- There has been a surge in Australian businesses offshoring work to Southeast Asia during the pandemic.
- As international borders remain closed and skill shortages worsen, local companies are increasingly filling positions with workers from the Philippines and Vietnam.
- Outsourcing firms tell Business Insider Australia that not only are the cheaper hires helping keep some businesses afloat, but that candidates can be higher quality than those available locally.
Australia’s international borders might be sealed shut, but businesses are increasingly looking overseas when recruiting.
Serious skill shortages at home, coupled with the rise in remote working, is compelling more businesses to find their next hire in Southeast Asia.
While some were already scouting out talent there, it’s a trend that has exploded during the pandemic, according to Jason Ritterman, director of outsourcing firm Away Teams.
He says the Melbourne-based business has tripled its headcount in the last 12 months to now manage more than 350 staff out of Ho Chi Minh City.
“Whether they’re startups or multinationals, companies want to hire locally but, especially in IT, they’ve either struggled to find it or found that it’s exorbitantly priced,” Ritterman told Business Insider Australia.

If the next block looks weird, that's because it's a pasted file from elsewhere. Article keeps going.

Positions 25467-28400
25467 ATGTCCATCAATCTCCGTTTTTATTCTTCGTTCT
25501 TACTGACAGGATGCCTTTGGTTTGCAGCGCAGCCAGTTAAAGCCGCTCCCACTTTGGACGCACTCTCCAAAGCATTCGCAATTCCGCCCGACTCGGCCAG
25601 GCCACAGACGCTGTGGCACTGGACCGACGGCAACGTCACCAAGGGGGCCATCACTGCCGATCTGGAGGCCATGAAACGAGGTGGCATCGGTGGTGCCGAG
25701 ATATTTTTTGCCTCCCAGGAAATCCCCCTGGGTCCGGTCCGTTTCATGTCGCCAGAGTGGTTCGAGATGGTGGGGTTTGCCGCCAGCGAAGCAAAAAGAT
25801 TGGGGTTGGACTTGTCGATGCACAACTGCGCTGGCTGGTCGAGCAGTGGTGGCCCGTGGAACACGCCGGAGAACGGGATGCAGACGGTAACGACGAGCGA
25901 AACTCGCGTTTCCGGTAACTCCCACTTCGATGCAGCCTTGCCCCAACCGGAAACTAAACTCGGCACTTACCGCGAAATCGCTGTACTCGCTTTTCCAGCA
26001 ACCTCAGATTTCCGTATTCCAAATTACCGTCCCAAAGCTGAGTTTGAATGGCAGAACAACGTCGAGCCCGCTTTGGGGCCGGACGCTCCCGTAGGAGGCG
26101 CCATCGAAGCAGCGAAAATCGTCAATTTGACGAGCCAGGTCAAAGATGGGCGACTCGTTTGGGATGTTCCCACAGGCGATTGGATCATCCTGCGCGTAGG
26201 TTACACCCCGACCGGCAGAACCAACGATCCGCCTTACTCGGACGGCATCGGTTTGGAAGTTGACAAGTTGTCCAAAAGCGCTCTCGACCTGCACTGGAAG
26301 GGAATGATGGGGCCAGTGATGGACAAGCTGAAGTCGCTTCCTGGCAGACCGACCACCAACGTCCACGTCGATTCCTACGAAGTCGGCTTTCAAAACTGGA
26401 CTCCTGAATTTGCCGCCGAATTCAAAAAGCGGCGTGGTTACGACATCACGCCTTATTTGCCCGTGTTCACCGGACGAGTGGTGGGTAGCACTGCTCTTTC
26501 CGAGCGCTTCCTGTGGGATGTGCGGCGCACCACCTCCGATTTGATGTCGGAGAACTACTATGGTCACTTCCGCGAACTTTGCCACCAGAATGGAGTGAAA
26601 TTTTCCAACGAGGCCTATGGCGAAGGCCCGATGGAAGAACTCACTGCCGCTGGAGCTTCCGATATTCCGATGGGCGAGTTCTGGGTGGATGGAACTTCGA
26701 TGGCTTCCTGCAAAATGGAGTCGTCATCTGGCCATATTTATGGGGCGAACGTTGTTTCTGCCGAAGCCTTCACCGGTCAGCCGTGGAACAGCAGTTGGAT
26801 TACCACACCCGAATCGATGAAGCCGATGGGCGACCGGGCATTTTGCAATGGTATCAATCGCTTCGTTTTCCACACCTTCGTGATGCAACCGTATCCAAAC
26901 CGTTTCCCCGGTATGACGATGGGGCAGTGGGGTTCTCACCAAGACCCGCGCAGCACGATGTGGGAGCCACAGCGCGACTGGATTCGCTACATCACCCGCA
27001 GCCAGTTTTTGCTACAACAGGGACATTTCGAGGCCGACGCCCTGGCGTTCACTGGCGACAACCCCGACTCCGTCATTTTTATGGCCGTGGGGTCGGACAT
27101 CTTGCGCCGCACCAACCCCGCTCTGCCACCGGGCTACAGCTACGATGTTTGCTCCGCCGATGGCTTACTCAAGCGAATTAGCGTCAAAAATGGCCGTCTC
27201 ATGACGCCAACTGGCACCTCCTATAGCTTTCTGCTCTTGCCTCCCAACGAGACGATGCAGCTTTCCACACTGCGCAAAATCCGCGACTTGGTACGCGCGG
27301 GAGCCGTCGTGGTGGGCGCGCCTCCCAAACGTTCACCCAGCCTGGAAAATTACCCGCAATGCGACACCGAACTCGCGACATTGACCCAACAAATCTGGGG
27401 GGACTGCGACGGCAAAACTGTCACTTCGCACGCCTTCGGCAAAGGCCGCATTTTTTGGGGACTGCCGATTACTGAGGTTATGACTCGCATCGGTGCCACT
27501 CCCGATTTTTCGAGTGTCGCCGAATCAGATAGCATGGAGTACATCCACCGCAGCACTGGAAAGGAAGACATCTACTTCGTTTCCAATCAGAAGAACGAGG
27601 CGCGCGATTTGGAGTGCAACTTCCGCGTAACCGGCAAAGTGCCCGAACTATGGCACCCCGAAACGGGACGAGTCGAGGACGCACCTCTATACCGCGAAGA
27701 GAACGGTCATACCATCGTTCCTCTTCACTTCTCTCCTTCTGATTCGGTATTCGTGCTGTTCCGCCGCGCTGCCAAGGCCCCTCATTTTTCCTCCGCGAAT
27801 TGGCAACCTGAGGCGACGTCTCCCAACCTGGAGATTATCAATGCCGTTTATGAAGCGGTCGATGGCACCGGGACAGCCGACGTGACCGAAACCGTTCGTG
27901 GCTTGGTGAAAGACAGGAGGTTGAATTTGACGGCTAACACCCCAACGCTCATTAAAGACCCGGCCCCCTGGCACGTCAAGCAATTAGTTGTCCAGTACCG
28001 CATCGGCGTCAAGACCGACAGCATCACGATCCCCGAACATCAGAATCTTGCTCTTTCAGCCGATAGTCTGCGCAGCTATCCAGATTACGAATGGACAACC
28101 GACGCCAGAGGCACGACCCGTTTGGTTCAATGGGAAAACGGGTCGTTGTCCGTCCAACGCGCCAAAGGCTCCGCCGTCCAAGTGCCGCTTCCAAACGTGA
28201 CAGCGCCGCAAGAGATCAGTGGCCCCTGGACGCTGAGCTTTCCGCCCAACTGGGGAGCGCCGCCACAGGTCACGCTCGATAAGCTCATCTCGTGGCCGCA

Tech hires in particular have become a drain on companies’ bottom line, as salaries jump by as much as six figures in some extreme cases.
“I was talking to the CEO of a big IT business the other day, and he was telling me that a full-stack engineer about three years ago cost $80,000 a year. That role is now being paid $150,000,” Ritterman said.
By contrast, he estimates outsourcing to Vietnam is saving businesses “roughly between 30% and 70%” on an Australian salary, once additional costs are factored in.
But it’s not just a matter of money. Across all sectors, one in four local businesses say they can’t find the right applicants, with the figure set to only get worse as the number of available candidates shrinks.
Fellow director Aidan Wollner, who works on another arm of the Away business, said he has experienced that first hand, finding offshoring the only good alternative.
“I was looking for an AWS cloud engineer locally and spent $900 on Seek ads and got four applicants, who were just completely under-qualified,” he said.
“I asked Jason for a hand and within two weeks of looking in Vietnam we’d found a gun hire.”
Skills shortages are forcing all businesses to adapt
While tech might be facing one of the most acute skills shortages, businesses are struggling to recruit the right people across a whole range of sectors and jobs.
Emapta is another offshoring company, linking businesses with recruits in the Philippines.
CEO Tim Vorbach told Business Insider Australia that globally there is booming demand for “higher quality talent”.
“It’s not just call centre services and lower level data entry roles. It is internationally-experienced, degree and industry-qualified roles in finance, IT, engineering and enterprise sales teams,” Vorbach said.